I’m a believer in the unconventional cover letter. Partly, I get to be, because I’m a writer, and the hirer is seeking written competence; creativity matters. But I think any good cover letter, for any position, should be both lively and memorable. These people are sorting through hundreds of letters, all of a type. They’re weary. They’re bored. Their eyes are googly with jargon. Entertain them, and they’ll be grateful.

Here are the first few paragraphs of a cover letter I just submitted to Underground Advertising, a company that develops smart, funny campaigns for non-profits:

Hello, Underground.

I’m in love with you.

At least, I love what you do. And if I believed in killing, I’d kill to be a part of it. I’m an irony-loving copywriter who’s been itching to get into the non-profit ad world for, basically, ever. When I found your site, it was true love. Or at least, it was a whole lot of very positive projection.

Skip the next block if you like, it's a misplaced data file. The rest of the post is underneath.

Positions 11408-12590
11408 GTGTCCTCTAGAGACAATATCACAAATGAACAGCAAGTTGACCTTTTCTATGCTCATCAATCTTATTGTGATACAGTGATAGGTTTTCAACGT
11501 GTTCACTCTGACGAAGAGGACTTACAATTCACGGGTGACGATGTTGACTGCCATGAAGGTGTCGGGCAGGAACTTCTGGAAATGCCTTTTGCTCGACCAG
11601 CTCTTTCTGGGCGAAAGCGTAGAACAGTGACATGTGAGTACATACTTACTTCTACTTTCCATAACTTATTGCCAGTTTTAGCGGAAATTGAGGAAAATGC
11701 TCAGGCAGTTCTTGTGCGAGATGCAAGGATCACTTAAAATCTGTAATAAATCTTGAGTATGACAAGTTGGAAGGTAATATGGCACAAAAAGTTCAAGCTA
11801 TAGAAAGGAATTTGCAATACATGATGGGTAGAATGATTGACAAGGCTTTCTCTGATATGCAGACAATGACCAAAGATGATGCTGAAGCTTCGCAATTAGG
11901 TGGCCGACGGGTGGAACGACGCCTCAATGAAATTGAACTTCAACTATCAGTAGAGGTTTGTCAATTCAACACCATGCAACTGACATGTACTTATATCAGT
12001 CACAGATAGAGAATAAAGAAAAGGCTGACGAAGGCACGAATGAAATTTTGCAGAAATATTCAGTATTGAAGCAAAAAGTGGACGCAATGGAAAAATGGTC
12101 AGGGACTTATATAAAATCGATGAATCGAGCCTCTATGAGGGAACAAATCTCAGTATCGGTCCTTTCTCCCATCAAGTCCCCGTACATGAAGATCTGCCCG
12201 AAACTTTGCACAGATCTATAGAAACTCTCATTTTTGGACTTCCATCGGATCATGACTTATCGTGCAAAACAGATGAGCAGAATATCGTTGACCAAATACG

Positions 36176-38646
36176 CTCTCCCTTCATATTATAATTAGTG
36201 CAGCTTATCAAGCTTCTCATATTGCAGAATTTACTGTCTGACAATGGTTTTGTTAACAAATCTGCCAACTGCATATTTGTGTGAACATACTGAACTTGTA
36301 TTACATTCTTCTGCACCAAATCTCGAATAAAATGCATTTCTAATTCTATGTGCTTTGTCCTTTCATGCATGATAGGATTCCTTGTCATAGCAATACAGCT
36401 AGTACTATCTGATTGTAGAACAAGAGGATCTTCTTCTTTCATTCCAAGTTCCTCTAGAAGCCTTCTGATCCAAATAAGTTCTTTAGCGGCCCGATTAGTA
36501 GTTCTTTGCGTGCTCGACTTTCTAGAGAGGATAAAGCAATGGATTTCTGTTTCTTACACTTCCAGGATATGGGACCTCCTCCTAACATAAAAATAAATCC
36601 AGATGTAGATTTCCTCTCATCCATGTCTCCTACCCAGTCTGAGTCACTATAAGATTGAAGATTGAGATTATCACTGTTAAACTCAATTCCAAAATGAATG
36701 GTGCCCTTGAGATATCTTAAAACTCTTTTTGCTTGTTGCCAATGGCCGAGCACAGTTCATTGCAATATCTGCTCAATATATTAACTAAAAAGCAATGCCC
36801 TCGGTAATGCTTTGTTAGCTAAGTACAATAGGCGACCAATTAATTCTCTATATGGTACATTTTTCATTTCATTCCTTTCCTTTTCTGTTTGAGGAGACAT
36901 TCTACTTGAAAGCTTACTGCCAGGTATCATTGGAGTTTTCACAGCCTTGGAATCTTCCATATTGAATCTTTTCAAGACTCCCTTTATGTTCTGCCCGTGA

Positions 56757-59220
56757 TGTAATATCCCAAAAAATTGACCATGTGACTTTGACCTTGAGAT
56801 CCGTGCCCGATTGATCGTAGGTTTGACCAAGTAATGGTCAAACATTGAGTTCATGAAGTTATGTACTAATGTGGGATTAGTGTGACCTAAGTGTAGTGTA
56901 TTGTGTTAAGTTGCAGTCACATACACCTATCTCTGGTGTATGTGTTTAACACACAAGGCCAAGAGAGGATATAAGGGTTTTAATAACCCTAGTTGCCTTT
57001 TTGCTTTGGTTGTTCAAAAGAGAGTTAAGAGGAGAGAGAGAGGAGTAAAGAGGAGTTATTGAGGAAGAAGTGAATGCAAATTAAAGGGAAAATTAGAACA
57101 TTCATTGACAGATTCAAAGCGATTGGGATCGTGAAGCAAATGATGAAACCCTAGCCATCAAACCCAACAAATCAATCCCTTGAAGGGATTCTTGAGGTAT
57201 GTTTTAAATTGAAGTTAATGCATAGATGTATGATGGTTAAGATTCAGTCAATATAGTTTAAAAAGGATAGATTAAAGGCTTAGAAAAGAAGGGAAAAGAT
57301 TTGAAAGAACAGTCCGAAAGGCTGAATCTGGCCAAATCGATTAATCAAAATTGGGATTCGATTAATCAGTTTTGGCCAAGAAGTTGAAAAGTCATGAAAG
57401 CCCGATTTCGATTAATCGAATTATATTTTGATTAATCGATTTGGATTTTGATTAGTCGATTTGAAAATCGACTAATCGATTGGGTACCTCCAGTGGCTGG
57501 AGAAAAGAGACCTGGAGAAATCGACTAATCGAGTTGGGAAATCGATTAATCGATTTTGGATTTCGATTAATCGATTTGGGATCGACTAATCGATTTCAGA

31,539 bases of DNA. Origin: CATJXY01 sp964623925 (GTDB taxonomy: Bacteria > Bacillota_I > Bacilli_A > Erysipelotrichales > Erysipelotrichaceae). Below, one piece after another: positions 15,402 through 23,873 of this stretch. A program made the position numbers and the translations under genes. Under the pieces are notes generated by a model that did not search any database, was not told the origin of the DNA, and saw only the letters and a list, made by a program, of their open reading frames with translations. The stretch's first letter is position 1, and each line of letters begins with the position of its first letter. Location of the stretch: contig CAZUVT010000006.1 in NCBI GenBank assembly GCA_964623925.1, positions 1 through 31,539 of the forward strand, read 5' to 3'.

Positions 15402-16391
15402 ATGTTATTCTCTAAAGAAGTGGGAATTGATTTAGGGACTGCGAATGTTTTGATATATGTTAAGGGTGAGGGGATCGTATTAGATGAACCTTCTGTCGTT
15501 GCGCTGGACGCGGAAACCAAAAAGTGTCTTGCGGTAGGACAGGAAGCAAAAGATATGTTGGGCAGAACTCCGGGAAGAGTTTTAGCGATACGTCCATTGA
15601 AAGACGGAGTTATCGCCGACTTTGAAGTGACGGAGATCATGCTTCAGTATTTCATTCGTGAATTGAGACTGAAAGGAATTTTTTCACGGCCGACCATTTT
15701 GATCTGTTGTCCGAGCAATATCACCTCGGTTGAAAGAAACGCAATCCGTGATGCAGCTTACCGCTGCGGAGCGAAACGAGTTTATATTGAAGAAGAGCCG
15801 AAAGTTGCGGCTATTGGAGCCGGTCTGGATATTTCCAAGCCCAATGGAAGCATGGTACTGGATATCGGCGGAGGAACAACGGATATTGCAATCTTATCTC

There’s another paragraph or two, very short, about what I do, including links to my website. (If they check the blog, they’ll read this. Hello, Underground. Call me.) Because I also believe in brevity. If they want more, they know how to click.

In this market, I don’t expect a response. But I do hope for one. And now, at least, they have a little piece of who I am.

On Wells Tower and Exhausting Language

Wednesday, July 15th, 2009

I’m late to the Wells Tower buffet, I know. And when I first began to read Everything Ravaged, Everything Burned, I was doing a lot of lip-smacking. The language was so chewy. And dude knows how to wield a pen.

By the end of the collection, though, I was exhausted. In fact, I couldn’t even make it all the way through the titular story, last in the book, which is at least partially a George Saunders rip-off. (Right?) Because by that point, I was tired of wading through the thick pile of cleverness, the ironic delivery system that keeps Towers’ characters from ever having to get too personal or pained.

Of course, not everybody puts intimacy so high on her list of requirements for narration. But I do.

On Billy Collins and Accessibility in Poetry

Monday, July 13th, 2009